DNV greenlights Oceanbird’s wing sail

The first wing sail from Oceanbird, Wing 560, has received Approval in Principle (AiP) from the classification society DNV.


An Approval in Principle is an independent assessment of a concept within an agreed framework, confirming that the design is feasible, and that no significant obstacles, so called showstoppers, exist to prevent the concept from being realized.

DNV have looked into how the wing could handle extreme conditions such as heavy wind loads, snow and ice loads and green sea (waves on deck). They have also investigated redundancies in system functionalities (trimming, reefing, folding, etc.), control systems, the foundation and machinery and electrical component functionalities.

Oceanbird have requested that the review should include documents beyond the minimum requirements to reduce uncertainties related to the concept.

“It is one of the first stiff wing sails that will tilt in hard winds as a safety feature, that gets an Approval in Principle. Therefore, it is reassuring that DNV supports our safety philosophy since we are now going from vision into realization. In just a few months, we will begin to assemble our first full-scale wing prototypes, which will be onboard a vessel in about one year from now,” said Niclas Dahl, Managing Director at Oceanbird.

“We’re pleased to award Oceanbird the AiP for their wind-assisted propulsion system (WAPS). Such systems hold promise in enhancing the efficiency of maritime operations, and partnerships like this play a significant role in moving the industry towards decarbonization,” remarked Hasso Hoffmeister, Senior Principal Engineer at DNV.

“Safety is our first priority and therefore, we wanted DNV to do a comprehensive review of the design,” said Mikael Razola, Technical Director at Oceanbird.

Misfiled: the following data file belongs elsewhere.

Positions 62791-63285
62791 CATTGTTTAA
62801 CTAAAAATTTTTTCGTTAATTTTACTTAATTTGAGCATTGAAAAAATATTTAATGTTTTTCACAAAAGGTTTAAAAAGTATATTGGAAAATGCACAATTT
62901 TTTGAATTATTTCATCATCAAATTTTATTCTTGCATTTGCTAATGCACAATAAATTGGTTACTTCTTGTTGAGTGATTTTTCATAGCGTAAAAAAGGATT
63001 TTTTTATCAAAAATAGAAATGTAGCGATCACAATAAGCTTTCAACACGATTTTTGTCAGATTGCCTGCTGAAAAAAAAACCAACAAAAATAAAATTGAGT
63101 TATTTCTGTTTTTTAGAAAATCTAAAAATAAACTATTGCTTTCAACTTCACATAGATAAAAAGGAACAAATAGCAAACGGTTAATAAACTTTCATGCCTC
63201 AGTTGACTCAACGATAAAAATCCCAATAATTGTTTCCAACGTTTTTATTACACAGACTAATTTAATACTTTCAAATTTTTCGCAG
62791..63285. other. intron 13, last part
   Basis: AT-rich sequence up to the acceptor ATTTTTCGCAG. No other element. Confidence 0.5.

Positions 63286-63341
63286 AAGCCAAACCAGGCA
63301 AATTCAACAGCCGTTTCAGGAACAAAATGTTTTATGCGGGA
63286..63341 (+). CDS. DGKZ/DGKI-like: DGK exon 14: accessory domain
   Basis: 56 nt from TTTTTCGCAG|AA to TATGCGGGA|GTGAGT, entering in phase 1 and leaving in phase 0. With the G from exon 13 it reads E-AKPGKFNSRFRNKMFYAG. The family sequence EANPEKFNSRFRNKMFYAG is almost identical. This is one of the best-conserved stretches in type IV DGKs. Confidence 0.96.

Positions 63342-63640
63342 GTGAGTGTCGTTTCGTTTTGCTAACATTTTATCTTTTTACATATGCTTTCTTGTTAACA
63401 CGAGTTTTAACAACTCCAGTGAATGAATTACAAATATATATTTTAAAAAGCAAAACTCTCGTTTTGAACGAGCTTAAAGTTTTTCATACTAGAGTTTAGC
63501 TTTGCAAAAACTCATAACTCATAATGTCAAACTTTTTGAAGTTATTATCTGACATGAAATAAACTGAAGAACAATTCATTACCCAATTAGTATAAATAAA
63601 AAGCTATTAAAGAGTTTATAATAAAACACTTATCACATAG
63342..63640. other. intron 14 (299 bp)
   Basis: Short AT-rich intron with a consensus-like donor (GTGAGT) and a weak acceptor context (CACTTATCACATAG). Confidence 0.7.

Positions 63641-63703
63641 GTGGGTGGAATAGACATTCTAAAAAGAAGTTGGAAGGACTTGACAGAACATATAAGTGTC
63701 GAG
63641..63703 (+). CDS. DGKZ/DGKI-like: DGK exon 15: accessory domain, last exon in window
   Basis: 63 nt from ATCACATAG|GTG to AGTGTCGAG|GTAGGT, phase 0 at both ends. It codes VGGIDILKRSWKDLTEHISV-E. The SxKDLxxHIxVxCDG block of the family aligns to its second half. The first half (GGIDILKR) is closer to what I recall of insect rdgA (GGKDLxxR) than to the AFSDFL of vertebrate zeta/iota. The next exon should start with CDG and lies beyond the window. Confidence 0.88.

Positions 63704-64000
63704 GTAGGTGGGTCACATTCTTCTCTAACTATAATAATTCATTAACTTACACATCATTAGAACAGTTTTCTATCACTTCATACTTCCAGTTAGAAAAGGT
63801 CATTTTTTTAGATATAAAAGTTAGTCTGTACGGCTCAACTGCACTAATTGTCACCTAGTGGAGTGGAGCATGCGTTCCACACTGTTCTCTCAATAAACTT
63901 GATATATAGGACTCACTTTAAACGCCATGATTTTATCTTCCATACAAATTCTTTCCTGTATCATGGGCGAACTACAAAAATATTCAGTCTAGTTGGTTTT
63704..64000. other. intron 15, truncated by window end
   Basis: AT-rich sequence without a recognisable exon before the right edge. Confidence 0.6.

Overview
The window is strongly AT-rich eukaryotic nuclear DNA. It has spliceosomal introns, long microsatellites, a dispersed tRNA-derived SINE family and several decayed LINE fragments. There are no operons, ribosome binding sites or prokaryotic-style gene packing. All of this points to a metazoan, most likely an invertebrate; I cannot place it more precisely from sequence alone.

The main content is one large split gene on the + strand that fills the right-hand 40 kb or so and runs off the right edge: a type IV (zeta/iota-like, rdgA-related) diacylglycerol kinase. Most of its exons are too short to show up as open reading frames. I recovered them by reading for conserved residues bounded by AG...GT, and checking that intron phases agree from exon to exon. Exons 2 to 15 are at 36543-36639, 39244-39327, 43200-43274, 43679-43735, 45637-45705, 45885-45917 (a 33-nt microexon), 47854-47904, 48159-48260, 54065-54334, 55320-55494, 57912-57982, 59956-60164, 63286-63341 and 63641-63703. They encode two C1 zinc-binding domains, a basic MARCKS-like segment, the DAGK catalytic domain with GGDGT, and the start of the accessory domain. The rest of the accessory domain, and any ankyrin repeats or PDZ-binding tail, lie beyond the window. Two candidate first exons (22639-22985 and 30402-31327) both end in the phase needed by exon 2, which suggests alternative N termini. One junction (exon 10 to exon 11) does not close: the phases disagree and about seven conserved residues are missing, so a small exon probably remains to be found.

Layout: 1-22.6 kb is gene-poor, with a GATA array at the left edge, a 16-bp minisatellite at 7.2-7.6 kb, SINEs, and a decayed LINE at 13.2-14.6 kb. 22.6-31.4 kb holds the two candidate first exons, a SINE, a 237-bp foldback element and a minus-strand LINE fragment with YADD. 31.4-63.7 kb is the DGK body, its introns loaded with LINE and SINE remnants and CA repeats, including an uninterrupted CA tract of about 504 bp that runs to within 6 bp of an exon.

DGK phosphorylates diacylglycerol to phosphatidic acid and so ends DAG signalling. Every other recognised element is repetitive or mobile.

“The good collaboration with DNV has been very important for us. We are confident in our design, and this strengthens us when going into the next step, which is a Type Approval and prototype assembly.”

Oceanbird is a joint venture created by Alfa Laval and Wallenius with the purpose of developing wind propulsion for the shipping industry.

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The 40-meter high and 14-meter wide (560 m2) rigid wing sail from Oceanbird has more in common with airplane wings than traditional sails, according to the company.

Using air pressure to push the vessel forward, one wing sail on an existing vessel could save up 10% of fuel and emissions on optimal routes.  The company said that the prototype will be assembled at the Oresund DryDocks shipyard, Sweden’s largest repair yard, by the fall and placed by the Swedish coastline in Landskrona by the end of 2023.

A vessel that is specially built for sailing with a full set (6) of Oceanbird Wing 560 will be sailing in 2027. 

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